"One evening, when he was almost well again, Raskolnikov fell asleep. On waking up he chanced to go to the window, and at once saw Sonia in the distance at the hospital gate. She seemed to be waiting for someone. Something stabbed him to the heart at that minute. He shuddered and moved away from the window. Next day Sonia did not come, nor the day after; he noticed that he was expecting her uneasily. At last he was discharged. On reaching the prison he learnt from the convicts that Sofya Semyonovna was lying ill at home and was unable to go out.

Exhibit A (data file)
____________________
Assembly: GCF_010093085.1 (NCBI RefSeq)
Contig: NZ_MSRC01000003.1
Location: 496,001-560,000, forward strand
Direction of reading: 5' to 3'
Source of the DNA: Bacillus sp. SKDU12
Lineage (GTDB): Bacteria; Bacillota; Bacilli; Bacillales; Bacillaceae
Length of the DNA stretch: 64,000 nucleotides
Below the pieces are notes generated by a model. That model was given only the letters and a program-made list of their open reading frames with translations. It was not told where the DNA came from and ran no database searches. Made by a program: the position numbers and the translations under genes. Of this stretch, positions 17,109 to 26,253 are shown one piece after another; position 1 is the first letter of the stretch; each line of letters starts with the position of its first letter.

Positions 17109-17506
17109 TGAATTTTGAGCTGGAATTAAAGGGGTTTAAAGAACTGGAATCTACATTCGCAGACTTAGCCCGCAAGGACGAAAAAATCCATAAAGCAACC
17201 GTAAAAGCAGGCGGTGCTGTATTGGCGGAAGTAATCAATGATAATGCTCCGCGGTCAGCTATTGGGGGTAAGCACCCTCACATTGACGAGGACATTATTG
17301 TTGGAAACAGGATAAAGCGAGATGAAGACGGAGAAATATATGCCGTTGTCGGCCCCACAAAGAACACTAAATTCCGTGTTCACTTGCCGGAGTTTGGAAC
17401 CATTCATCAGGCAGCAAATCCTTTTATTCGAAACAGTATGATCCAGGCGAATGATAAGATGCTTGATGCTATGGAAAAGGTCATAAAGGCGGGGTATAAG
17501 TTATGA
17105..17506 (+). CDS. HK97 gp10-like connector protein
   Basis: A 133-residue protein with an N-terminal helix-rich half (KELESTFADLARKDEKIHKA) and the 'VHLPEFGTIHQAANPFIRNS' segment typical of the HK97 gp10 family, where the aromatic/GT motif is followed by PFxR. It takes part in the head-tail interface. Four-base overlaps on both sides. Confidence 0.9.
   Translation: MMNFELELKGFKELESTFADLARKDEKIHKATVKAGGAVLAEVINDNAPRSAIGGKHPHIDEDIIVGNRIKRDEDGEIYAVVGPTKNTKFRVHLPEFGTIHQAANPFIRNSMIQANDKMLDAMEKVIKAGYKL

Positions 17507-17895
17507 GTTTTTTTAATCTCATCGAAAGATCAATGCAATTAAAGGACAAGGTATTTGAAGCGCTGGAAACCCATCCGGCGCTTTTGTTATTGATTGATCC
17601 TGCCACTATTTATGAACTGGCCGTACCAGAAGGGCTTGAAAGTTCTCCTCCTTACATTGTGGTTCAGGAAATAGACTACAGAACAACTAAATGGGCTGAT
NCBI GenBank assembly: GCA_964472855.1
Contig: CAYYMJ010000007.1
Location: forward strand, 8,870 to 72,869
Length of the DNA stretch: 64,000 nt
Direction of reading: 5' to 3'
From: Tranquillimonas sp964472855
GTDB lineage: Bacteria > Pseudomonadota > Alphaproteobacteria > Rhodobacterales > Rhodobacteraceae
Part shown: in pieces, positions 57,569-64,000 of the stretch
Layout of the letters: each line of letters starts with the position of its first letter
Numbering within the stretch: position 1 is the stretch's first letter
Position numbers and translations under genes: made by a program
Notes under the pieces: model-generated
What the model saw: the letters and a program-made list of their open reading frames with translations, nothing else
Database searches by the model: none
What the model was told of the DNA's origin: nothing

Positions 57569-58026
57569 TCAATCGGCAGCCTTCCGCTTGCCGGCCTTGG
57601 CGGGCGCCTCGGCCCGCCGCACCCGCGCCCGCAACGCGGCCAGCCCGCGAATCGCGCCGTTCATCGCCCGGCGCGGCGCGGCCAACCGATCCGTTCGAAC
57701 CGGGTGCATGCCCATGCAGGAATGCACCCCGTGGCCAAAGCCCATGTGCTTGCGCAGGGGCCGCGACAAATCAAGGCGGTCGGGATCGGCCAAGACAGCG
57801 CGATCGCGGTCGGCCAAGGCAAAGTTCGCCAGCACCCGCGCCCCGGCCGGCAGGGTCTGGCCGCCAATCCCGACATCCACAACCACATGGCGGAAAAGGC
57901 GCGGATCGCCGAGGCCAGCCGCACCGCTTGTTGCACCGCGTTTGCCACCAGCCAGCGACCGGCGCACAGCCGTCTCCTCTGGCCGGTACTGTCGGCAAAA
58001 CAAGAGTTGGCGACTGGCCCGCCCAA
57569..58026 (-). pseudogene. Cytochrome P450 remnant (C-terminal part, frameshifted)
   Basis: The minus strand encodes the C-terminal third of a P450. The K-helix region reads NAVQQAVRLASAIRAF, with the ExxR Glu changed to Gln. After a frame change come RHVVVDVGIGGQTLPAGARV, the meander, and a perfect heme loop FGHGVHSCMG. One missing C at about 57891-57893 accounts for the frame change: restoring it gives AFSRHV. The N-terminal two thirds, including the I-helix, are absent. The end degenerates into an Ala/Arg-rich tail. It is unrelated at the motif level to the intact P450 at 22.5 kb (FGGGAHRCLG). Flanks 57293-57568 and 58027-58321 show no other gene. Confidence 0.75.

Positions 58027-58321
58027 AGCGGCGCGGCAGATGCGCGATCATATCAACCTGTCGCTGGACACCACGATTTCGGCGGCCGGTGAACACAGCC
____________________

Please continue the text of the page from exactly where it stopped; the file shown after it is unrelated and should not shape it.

He was very uneasy and sent to inquire after her; he soon learnt that her illness was not dangerous. Hearing that he was anxious about her, Sonia sent him a pencilled note, telling him that she was much better, that she had a slight cold and that she would soon, very soon come and see him at his work. His heart throbbed painfully as he read it.